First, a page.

Thank you for your honesty. I do think, though, that there's a double standard in regard to "religion in politics." It seems to me that a lot of social liberals 1) say that religion should be left out of politics; 2) but they categorize only "traditional" religious folk (such as us Christians) as "religious"; 3) thus demonizing and alienating us, all the while never admitting that, in truth, everyone is "religious," because everyone has a belief system. This tactic is simply an attempt rid the public-policy arena of a particular belief system that is anathema to what liberals want (abortion, same-sex marriage, etc.).
As someone you might consider guilty of this, I'm compelled to share my position.
I don't think it's Religion itself, but rather the citing of one's Religious beliefs as primary reason for overt support to ban gay marriage and limit healthcare for women.
I see common ground where both sides would prefer less govt in their lives.
But I have a problem when one group attempts to impose their own religious views on another. Passing laws that limit Gay rights or deny women's healthcare does this on a national scale.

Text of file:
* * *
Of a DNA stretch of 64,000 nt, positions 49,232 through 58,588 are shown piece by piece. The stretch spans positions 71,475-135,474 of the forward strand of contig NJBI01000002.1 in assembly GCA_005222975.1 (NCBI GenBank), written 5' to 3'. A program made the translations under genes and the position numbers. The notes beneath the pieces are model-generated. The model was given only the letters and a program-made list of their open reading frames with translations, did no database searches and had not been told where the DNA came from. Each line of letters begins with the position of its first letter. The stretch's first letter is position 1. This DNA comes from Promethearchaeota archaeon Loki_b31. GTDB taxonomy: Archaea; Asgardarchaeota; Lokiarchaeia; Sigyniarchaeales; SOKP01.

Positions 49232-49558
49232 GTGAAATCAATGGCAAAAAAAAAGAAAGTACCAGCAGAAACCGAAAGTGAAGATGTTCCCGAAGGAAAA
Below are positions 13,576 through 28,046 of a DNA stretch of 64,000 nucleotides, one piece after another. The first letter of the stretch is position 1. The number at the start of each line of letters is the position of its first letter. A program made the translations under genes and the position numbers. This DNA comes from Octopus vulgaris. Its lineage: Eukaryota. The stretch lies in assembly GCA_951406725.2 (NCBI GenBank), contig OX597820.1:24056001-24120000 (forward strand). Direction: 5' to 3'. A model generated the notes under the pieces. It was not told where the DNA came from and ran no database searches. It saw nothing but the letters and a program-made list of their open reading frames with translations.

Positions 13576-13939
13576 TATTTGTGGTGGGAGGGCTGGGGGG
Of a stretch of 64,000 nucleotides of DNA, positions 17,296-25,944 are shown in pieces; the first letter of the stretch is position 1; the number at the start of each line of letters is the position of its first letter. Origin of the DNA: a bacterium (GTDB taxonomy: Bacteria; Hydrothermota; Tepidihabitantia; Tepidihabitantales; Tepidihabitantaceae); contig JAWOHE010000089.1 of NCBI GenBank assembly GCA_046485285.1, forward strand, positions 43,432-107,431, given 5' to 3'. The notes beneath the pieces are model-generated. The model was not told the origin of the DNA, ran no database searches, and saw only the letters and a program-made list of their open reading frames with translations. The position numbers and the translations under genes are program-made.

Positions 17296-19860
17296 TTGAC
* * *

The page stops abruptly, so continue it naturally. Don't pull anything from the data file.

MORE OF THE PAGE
Equal rights for all, I say.
While I am all for equal rights for all, I think there is still a perception issue here between the two groups that you are demonstrating wonderfully.
You seem to be missing the unbreakable bond between religion and personal values that many religious people...and even some who may not be religious, but were brought up in a religious environment...have.
I am guessing you would say that your "personal value" is "equal rights for all". That's great. But you need to accept that for many people, the idea that marriage is only between a man and a woman is a strongly held personal value.
Now, that personal value may come directly from religious teaching, just like your personal values come from some teaching, whether its religious, social, or otherwise. But the fact remains, that it is a personal value for both sides, which is why it remains so contentious.
I do agree with others though, that the concensus on these issues does seem to have shifted pretty strongly over the last few years, for various reasons. And I think that shift is eventually going to force a natural evolution of the political policies on the right. But I think that is separate from the personal values of those who are against these social changes.